Pipe support, guidance

A proper support and guidance system must be installed on the drill floor and in the drilling moonpool to support the pipe and provide horizontal guidance during moderate vessel excursions.

The upper centering device is designed to support the weight of the suspended pipe hanging below the rig. A buckle arrestor or load shoulder could be provided on the pipe end to avoid the use of rotary slips along the length of the pipe body.

The intermediate guide is equipped with hydraulic cylinders designed to displace the pipe in any direction in the horizontal plane to ensure proper alignment to the joint being stabbed into the connector above.

The lower guide is a passive bumper, but also of great importance. Television cameras monitor the position of the pipe with respect to this lower guide. The DP system operator can then make fine adjustments to ensure that the pipe is standing away from this bumper. This practice prevents any excessive stresses from being imparted into the pipe by the vessel.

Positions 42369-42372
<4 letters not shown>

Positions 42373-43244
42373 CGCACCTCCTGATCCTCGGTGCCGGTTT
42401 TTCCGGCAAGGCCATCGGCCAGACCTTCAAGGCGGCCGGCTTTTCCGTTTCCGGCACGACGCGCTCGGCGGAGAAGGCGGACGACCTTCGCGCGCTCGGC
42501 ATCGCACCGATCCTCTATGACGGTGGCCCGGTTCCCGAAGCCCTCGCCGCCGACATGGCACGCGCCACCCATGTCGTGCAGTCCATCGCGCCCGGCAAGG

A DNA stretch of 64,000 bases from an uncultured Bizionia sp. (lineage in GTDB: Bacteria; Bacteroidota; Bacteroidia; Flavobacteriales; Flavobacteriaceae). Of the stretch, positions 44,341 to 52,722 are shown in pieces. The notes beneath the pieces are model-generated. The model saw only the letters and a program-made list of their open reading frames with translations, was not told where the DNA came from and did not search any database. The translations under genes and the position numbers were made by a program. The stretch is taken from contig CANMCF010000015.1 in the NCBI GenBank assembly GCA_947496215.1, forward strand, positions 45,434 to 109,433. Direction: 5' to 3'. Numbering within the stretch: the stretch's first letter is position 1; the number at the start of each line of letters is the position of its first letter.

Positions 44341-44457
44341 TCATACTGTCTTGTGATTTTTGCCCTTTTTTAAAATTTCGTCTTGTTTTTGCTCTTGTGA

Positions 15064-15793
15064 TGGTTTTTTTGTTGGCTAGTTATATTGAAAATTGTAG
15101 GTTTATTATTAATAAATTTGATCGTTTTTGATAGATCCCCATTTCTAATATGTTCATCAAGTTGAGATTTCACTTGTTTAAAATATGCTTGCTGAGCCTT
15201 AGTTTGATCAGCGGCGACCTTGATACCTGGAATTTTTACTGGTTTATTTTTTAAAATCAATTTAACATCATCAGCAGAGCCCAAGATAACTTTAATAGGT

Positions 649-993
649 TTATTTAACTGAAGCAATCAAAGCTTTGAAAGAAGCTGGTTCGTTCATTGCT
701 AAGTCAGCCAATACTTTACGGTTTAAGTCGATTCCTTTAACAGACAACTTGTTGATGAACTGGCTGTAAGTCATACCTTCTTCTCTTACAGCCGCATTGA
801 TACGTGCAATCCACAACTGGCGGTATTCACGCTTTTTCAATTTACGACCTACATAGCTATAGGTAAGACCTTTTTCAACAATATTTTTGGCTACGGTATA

Pipe design

The pipe strain must be considered at the remaining sag bend where the pipe lays over from vertical to horizontal at the ocean floor. No buckle will occur if the proper pipe diameter to pipe wall thickness ratio is used. This ratio is generally calculated to be a maximum of about 20:1.

The minimum water depth limit will be about 400 pipe diameters. This allows the pipe to lay a full 90 over from the vertical to the horizontal at the ocean floor without imparting horizontal forces at the top of the pipe at the sag bend. To lay pipe in less than 400 pipe diameters, a modified J-Lay or conventional S-Lay technique may be used.